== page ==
The Executive and the Window Washer

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When people ask me what I mean by being an engaged leader, I usually start by telling them a true story that serves as an example. This is one of my favorites:

Many years ago I was hired to run the card, travel and travellers checks division of American Express for the UK and Ireland. I had been sent there to turn around the business. During my first week there, I entered my office one morning early to find a man in coveralls standing inside. I greeted him and introduced myself; he turned out to be the window washer. His name was John and he had been there for 25 years. Since I was getting coffee for myself, I got John some too, and after the man got over his initial shock at my being interested in talking to him, we began to chat. Like the proverbial fly on the wall, John had been inadvertently soaking up everything that had been going on in the company while he was washing windows, and I soon discovered he was a treasure trove of information.

We spent the next 45 minutes having a truly amazing conversation, at the end of which he said, “I’m sorry, guv’, but I have to get back to work or I’ll be in big trouble with the boss.” I thanked him, and asked if he would like to have a cup of coffee in a month and he said he would.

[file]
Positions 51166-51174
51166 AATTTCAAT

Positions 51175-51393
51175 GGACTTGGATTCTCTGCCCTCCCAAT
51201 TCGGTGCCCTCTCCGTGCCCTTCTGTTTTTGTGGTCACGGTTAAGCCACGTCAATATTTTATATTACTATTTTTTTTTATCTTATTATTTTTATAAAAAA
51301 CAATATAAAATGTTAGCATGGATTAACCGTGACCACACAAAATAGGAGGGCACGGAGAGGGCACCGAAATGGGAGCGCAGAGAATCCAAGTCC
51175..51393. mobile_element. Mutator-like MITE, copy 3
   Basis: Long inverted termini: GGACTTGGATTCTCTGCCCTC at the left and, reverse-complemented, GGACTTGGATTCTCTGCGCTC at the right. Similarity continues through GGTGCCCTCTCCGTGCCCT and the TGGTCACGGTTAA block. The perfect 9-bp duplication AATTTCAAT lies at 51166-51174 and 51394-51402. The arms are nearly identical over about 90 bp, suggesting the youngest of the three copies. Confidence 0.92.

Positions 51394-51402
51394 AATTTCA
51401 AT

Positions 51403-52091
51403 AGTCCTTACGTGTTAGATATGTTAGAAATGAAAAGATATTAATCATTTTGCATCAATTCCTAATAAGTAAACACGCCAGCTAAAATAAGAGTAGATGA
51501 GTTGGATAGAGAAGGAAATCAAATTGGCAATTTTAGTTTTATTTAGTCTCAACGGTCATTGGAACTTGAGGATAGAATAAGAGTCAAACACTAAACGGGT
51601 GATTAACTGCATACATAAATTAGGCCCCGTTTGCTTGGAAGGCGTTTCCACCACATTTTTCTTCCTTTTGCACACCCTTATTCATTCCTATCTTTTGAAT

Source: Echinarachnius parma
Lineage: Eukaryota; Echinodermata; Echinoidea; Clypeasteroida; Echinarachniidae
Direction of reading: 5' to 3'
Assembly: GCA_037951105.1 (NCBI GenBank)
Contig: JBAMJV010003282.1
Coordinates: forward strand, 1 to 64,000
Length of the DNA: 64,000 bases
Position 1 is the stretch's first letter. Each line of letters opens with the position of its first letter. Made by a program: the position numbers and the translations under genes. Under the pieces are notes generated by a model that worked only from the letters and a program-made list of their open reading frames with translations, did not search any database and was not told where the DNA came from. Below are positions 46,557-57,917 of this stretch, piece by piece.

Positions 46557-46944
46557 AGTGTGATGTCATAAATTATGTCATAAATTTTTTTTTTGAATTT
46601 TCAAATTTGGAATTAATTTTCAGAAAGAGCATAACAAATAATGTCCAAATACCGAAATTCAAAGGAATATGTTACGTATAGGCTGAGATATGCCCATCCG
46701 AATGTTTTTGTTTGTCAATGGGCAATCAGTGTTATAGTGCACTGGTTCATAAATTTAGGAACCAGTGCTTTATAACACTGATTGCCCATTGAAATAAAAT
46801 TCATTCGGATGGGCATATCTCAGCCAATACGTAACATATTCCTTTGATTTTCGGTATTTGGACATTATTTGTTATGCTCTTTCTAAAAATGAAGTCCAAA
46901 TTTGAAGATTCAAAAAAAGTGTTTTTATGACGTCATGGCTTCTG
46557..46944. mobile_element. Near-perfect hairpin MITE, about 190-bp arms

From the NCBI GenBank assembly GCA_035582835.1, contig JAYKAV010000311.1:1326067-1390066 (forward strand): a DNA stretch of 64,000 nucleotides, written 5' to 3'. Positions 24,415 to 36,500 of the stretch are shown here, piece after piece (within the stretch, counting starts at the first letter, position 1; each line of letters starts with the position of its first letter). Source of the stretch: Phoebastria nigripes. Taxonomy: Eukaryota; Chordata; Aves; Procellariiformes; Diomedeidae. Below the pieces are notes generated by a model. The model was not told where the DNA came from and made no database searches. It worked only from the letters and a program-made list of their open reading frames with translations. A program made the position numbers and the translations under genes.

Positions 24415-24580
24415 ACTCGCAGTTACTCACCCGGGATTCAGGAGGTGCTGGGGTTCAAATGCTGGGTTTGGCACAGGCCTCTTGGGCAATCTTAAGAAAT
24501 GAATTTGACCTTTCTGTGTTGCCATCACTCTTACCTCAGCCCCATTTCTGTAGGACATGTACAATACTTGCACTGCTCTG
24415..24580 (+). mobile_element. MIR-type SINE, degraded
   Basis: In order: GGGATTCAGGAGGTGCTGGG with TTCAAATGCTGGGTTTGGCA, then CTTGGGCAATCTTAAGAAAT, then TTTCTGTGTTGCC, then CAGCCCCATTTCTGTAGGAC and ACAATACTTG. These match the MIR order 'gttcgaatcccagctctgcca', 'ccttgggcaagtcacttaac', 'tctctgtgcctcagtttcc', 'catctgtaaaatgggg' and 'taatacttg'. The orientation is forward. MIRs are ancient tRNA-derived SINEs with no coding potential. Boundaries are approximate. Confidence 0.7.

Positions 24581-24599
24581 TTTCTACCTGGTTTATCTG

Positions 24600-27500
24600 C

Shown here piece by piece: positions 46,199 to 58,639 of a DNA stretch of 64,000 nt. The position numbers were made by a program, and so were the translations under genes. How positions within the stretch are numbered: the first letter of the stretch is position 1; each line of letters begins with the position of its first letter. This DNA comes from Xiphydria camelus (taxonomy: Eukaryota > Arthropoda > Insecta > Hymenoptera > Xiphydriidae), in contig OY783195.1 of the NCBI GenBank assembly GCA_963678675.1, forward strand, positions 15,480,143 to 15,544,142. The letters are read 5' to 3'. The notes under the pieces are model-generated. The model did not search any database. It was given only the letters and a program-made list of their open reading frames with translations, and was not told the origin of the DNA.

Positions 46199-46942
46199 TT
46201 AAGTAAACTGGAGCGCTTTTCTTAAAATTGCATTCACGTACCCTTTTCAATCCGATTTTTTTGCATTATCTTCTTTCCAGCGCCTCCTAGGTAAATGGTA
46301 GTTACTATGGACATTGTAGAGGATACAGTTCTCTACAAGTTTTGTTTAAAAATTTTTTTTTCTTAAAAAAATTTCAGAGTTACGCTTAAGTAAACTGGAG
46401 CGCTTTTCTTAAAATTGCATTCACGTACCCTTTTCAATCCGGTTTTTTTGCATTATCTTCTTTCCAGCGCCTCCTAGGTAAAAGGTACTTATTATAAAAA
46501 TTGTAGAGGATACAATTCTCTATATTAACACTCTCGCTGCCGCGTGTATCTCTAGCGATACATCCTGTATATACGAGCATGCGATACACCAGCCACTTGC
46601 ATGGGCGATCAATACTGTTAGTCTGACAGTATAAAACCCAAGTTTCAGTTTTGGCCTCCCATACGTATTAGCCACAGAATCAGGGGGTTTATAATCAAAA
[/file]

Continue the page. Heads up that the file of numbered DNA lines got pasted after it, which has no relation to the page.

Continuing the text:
After that initial encounter, I met John for coffee on a regular basis. I went to a pub after work to have a beer with him a couple of times and also invited him to our Christmas party. My leadership team, who would occasionally spot John leaving my office, could not understand why I was wasting my time taking to this window washer. They probably thought it was some American idiosyncrasy.

The thing is, I learned more in my first meeting with John than I could have ever learned reviewing reports, or even talking to my team. In spite of his limited schooling, John was very perceptive about what was going on in the business. Not surprisingly, he didn’t have the business vocabulary to describe things in professional terms, but he had the smarts to accurately diagnose the issues and even had helpful insights about people on the team. I’ve always felt so lucky to have had this experience early on, because it opened my eyes to the value of reaching out and connecting with people at all levels.

Moral: It’s important to get in the habit of talking to everyone around you–whether it’s the receptionist, the janitor or your boss’s assistant. Increase your peripheral awareness. Be like a detective who never knows exactly where he will find the most important clue. Look high and low, top and bottom–and in the middle too.

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